Effective complaints handling mechanism
The key elements of an effective complaints handling mechanism include (IC-4 2.1, 2.3-2.5):
- Information about the mechanisms should be clear, easily understood and available through a variety of channels.
- Staff should be trained so that they are able to answer general queries about the mechanisms.
- There should be no barriers (eg, imposition of a fee) to lodging complaints.
- Special assistance should be given to complainants experiencing vulnerability (eg, with disability or language problems).
- AIs should acknowledge receipt of complaints within 7 calendar days (IC-4 3.1.1).
- The identity of the complainants should be protected and AIs should comply with the Personal Data (Privacy) Ordinance and any codes of practice issued by the Privacy Commissioner for Personal Data.
Objectivity and authority
- Complaints should be handled by staff who are competent to investigate the allegations or concerns raised and were not directly involved in the matter which is the subject of the complaint.
- An impartial approach should be adopted when following up on complaints.
- The follow-up should be a fact-finding process not affected by any undue influence.
- The findings and result of the handling of complaints should be supported by objective evidence as far as practicable to address the concerns of the complainants.
- Affordability is a new element under the updated requirements.
- Where monetary disputes are involved, AIs should proactively consider subscribing to independent mediation and arbitration services such as those provided by the FDRC to resolve the matter with complainants in a fair manner (IC-4 1.1.4).
Customer redress and remediation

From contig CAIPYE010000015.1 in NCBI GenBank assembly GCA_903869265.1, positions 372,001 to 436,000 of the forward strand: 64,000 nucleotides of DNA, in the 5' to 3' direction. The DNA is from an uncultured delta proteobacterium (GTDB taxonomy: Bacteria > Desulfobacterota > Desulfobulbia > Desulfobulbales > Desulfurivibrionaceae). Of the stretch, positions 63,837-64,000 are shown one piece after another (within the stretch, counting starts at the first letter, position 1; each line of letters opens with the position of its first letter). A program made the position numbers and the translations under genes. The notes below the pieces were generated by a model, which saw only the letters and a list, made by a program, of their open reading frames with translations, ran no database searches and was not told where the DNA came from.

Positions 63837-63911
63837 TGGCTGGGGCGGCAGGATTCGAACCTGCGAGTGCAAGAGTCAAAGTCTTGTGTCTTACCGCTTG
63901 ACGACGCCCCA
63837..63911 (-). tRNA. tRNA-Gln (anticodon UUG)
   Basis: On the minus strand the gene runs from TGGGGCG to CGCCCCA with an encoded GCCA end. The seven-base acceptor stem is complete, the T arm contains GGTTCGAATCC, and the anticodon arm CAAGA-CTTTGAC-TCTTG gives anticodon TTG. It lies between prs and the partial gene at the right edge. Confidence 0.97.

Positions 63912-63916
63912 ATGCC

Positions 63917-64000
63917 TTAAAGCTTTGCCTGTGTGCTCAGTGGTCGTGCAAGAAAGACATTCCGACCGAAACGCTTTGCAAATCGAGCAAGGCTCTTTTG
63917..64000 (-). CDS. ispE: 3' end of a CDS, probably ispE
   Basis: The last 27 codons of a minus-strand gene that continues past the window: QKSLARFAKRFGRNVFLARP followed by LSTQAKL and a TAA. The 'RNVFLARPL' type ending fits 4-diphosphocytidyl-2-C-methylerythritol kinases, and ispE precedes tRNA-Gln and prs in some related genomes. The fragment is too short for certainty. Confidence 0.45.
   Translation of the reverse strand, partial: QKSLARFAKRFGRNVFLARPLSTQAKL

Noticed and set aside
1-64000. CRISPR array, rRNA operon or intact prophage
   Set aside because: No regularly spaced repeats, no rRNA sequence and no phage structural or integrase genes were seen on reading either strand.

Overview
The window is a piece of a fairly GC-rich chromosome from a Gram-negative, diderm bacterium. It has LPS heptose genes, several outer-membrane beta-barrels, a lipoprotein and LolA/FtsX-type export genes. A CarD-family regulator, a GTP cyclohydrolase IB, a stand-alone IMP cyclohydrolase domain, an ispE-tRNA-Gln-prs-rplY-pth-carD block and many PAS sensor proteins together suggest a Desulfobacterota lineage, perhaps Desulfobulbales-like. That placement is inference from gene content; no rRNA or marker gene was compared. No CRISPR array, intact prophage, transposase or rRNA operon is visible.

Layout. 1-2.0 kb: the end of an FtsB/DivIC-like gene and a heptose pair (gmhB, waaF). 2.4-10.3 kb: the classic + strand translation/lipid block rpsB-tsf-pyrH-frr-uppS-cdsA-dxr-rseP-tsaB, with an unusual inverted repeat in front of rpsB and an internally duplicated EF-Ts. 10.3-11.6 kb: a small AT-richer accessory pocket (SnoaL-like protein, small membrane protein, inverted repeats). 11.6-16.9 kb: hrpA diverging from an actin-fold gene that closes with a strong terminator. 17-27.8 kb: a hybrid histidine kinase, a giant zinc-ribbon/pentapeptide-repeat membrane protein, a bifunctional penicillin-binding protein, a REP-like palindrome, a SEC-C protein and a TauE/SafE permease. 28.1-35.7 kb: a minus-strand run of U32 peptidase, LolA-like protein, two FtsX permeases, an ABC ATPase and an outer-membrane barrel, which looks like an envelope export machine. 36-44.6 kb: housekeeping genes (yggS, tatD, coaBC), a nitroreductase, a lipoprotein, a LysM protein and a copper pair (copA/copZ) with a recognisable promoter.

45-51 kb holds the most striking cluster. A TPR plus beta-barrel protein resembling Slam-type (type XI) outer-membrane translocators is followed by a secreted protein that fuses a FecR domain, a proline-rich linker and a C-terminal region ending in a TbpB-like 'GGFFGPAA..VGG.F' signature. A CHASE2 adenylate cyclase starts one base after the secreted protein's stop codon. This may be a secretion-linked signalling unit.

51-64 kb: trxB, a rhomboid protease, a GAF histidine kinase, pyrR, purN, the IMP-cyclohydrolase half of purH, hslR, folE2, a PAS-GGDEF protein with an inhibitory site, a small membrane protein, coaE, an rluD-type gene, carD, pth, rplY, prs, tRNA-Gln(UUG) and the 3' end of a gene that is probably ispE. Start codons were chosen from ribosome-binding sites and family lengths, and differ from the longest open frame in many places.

- If the AI considers that redress is appropriate, a fair compensation should be provided to the complainant – which may or may not involve a financial element (IC-4 2.7.1 and 2.7.2).
- Remedial actions should be taken to avoid recurrence of similar incidents (IC-4 2.9.2).
- If settlement cannot be reached on financial redress bilaterally, the AI should make sufficient efforts to invite the complainant to seek mediation and/or arbitration services (IC-4 2.7.3).
- AIs should also set service pledges for complaints handling and redress (IC-4 2.1.1).
Response to complainant and review mechanism
An AI’s response should include whether it:
- Accepts the matters complained (and offers redress where appropriate); or
- Offers redress without accepting the matters complained; or
- Rejects the matters complained and gives reasons for doing so.
If the complainant raises further enquiries and/or dissatisfaction about the complaint handling result, the AI concerned should review the complainant’s enquiries to see if there is new objective information to support the allegation(s) and provide further response to the complainant within a reasonable time (IC-4 2.8).
AIs should record and retain details of complaints, including anonymous complaints, for a minimum period of two years from the date of their receipt. Details to be recorded should include, where applicable, follow-up including investigation process (IC-4 4).